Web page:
No OSHA Compliance: The lab Mr. Freeze worked in (before becoming Freeze) seriously needs a safety inspection. He gets knocked into a vat of liquid nitrogen, which horribly mutates him, but didn't really pose enough of a risk to warrant a decent railing. And don't even get started on the electronic equipment that randomly crapped out and sent him flying into the vat.
It gets worse— there was a railing on the opposite side of the catwalk. But not on the side that has the vat of liquid nitrogen!
Frankly, you could argue that nearly every building in Gotham City fits this trope, since they all appear to be much wider - even absurdly so - at the top than at the bottom and clearly can't maintain integrity in the face of even minor explosions or collisions.
People Jars: Mr. Freeze's wife suffers from a fatal disease called MacGregor's Syndrome. He keeps her in suspended animation in a liquid-filled tube while he works on a cure.
Perpetual Smiler: Whether he's explaining that life-long butler and friend Alfred is dying, or trying to thaw out the entire city with less than 10 minutes before they all die, it seems George Clooney was never without a grin on his face.
Punch Catch: While Robin is fighting Bane he throws a punch at Bane's head. Bane catches his hand and throws him down a flight of stairs.
Pungeon Master: Mr. Freeze gets most of these. Poison Ivy does this too, though half of hers are also thinly veiled innuendos.
It seems to be an irresistible impulse for Freeze: Even in the end, he can't resist a physician pun while forking over the medicine for Alfred.
Batgirl: Using feminine wiles to get what you want? Trading on your looks? Read a book, sister. That passive-aggressive number went out long ago. Chicks like you give women a bad name.
Earlier, Pamela gave one to Woodrue before she became Poison Ivy. After he reveals he used her research to further his experiments with Bane, Pamela is outraged. At this point she was still a good Well-Intentioned Extremist who only wanted to give plants a better edge, but Woodrue corrupting her work for his dreams of world domination disgusts her and she promised to have his credentials revoked and to have him expelled from any area of academia. He proceeded to kill her.
The opening theme is the same as the previous one, just slowed down.
The theme for both the "freezing of Gotham" scene and the reveal of frozen Nora Fries (at the ice cream factory, after Vivica Fox's cameo) was lifted from Demolition Man.
Sexophone: Poison Ivy's recurring leitmotif is built around this, usually when she appears in the room and goes into seduction mode. It starts off bold, sultry and alluring before trailing off into eerie, dark territory and rising to a crescendo at the end.
The music reflects the actions on screen; the hapless victim becomes seduced by Ivy's charms (sax) and they share a kiss (foreboding drone), whereupon the poison slowly works it's way through the body and kills him (crescendo).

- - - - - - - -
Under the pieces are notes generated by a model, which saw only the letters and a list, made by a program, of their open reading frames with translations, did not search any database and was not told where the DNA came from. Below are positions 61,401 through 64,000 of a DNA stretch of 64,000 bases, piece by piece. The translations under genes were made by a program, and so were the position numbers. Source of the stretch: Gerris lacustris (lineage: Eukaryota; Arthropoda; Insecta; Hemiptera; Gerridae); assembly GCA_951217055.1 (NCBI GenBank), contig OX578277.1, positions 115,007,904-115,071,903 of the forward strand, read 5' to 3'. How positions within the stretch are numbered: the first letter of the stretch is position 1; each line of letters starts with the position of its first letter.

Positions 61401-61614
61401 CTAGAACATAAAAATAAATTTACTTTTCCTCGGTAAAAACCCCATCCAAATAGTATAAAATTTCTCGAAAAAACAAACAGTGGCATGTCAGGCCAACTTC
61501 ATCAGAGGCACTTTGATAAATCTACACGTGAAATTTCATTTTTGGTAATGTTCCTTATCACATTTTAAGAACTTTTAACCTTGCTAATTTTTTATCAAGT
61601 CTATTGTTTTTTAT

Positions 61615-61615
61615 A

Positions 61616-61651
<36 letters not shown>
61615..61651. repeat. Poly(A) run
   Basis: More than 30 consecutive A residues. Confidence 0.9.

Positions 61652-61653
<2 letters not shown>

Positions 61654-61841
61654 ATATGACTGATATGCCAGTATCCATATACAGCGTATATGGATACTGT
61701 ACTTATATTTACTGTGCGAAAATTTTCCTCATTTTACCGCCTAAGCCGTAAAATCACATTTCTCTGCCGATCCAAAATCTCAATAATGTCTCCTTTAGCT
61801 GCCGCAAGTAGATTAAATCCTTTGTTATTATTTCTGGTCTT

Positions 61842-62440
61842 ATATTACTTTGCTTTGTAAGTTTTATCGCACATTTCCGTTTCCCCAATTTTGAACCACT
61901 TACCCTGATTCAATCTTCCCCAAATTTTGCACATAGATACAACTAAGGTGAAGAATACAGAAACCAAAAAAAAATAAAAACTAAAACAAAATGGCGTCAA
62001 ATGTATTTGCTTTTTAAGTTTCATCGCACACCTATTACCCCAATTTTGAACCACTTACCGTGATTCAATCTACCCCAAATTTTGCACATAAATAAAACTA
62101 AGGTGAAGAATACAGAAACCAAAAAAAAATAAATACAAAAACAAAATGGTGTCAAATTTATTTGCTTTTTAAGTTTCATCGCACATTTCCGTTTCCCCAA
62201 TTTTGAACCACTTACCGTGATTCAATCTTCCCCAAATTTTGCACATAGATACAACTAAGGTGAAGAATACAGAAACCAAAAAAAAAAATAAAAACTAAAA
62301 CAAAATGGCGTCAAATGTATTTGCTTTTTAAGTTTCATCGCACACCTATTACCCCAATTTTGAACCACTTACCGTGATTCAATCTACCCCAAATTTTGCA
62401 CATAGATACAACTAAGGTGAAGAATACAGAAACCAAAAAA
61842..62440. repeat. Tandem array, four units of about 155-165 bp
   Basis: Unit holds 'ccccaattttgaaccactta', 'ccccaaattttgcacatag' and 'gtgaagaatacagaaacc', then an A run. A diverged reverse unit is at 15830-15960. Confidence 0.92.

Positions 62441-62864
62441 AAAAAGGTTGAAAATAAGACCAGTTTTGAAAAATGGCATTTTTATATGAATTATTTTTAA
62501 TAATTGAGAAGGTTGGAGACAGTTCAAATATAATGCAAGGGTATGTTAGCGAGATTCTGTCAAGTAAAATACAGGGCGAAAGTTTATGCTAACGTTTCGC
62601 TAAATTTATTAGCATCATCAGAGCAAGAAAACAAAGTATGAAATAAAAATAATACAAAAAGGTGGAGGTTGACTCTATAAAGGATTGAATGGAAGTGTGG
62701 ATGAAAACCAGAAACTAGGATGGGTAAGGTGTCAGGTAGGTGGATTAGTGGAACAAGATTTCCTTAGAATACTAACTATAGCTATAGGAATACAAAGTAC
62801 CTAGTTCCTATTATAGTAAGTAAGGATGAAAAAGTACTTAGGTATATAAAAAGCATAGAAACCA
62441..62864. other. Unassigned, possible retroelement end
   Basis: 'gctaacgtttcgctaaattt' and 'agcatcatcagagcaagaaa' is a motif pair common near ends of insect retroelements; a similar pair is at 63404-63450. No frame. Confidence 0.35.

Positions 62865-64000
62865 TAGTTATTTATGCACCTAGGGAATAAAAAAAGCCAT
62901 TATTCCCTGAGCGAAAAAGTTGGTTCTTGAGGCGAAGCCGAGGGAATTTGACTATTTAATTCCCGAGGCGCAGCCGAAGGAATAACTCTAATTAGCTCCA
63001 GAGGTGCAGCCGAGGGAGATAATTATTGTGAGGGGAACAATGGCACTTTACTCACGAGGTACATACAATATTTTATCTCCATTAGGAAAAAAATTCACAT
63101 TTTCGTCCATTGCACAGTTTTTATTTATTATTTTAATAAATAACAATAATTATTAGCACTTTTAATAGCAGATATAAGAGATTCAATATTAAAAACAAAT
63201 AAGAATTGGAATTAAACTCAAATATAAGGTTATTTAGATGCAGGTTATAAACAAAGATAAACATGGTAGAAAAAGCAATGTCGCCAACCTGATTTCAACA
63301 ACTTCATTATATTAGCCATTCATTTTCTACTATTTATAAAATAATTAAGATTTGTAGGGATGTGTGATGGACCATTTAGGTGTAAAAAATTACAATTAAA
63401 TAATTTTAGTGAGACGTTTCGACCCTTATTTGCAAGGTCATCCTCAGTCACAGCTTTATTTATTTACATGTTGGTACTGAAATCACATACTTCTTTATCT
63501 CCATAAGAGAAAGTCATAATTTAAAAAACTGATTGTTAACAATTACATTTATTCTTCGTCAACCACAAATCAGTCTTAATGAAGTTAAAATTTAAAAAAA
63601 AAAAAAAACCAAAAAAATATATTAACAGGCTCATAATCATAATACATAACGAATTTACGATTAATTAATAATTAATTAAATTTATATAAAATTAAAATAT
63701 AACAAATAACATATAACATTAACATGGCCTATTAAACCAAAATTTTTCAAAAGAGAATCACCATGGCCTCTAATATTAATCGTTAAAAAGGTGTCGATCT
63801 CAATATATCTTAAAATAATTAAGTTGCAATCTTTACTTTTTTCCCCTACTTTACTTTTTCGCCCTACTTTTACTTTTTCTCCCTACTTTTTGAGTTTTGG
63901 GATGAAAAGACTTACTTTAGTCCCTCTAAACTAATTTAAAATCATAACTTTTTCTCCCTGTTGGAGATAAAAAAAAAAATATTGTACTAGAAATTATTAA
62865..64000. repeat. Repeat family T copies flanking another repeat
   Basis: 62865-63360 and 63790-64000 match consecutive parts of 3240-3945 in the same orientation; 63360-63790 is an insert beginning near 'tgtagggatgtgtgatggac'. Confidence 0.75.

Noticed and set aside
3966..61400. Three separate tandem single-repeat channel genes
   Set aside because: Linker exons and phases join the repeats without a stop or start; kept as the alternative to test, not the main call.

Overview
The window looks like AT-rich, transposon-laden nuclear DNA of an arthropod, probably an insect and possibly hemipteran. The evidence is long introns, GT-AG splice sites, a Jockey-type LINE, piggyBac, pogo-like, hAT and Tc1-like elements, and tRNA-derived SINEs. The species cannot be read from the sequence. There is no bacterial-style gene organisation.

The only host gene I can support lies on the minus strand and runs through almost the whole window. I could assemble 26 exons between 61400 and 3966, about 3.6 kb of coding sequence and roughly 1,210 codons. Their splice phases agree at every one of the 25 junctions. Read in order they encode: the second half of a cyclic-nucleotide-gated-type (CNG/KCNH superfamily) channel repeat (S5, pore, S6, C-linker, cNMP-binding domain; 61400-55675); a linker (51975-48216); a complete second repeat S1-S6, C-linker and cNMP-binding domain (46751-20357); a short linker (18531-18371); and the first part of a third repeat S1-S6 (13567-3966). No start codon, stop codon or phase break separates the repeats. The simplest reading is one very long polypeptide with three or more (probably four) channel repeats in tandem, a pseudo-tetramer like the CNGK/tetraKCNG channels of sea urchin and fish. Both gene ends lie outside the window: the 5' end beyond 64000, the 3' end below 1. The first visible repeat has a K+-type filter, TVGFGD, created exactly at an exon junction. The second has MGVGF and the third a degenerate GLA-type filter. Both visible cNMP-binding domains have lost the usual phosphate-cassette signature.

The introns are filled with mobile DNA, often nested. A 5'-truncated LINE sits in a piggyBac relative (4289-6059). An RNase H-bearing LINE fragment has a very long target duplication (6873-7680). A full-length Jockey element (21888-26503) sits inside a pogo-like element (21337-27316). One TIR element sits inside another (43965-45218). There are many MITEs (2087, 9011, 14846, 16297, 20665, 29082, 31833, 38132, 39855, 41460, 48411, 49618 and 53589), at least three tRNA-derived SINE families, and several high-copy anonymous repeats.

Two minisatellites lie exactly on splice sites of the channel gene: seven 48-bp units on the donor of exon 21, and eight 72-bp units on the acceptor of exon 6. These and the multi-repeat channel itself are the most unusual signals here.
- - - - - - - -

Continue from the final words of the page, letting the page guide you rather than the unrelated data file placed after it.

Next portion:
A more subtle (if that's the word) Kubrick homage in the same scene has a gang dressed in foppish attire. One of them has an eye patch and powdered wig like the Chevalier in Barry Lyndon.
The scene of Ivy debuting at the charity ball, first by hiding among the performers in an ape costume and slowly taking it off seemed to have been a homage to Marlene Dietrich in Blonde Venus where she performs a musical number entitled "Hot Voodoo", which starts off with her in an ape costume.
Alfred channels Max Headroom when addressing Barbara in the Batcave.
Mr. Freeze sadly looking at a tiny music-box sculpture of Nora in his Arkham cell is an homage to TAS's "Heart of Ice".
Supervillain Lair: Mr. Freeze has his lair in a giant ice cream factory in the middle of the city in plain sight. Poison Ivy just takes over an abandoned Turkish Bath, but converts it into a violent garden to make it more suitable for her. And when Mr. Freeze moves in, he naturally decks out his own room in his thematic trappings.
Tainted Veins: Bane when given the Venom injections. Poison Ivy's kisses create the same effect on the people she poisons, though as Venom was one of the things she was poisoned with, it's a similar effect.
Take Over the World: Ultimate goal of Poison Ivy, and later the goal of Mr. Freeze with a little prodding. Let's break down the eventual plan: 1) Freeze Gotham city using a giant telescope as a laser. 2) Freeze the rest of the world... somehow. 3) Unleash a strain of carnivorous plants to 4) Unfreeze the world so Ivy and Freeze can repopulate the globe together as Adam and Evil.
Both of them have something in common: they're Omnicidal Maniacs. Neither have a high opinion of humanity. (Well, Victor Fries does have one person he loves.)
Terrible Trio: Mr. Freeze (brains), Poison Ivy (beauty), and Bane (muscle).
Well-Intentioned Extremist: Poison Ivy technically wants to save the environment. On the other hand, it's pretty obvious that she really just sees plants as more valuable than people and just wants a planet with all the humans dead except herself. This is consistent with every other interpretation of the character as well.
Whammy Bid: When Batman and Robin start a bidding war over Poison Ivy at the bachelorette auction, Bruce comes on top by whipping out $7,000,000 with his Bat Credit Card.
The "mystery bidder" and the former tenants of Poison Ivy's hideout.
Also, Bruce Wayne's girlfriend. She only has two short scenes, both of them are about Bruce's adherence to his bachelor lifestyle, and then she is never mentioned again and has no bearing on the plot whatsoever. The real reason she doesn't show up later in the movie is because Poison Ivy shanks her in a deleted scene.
When the Clock Strikes Twelve: Mr. Freeze freezes Gotham City solid 11 minutes before midnight. All of the citizens will die unless they're thawed out within 11 minutes, i.e. by midnight.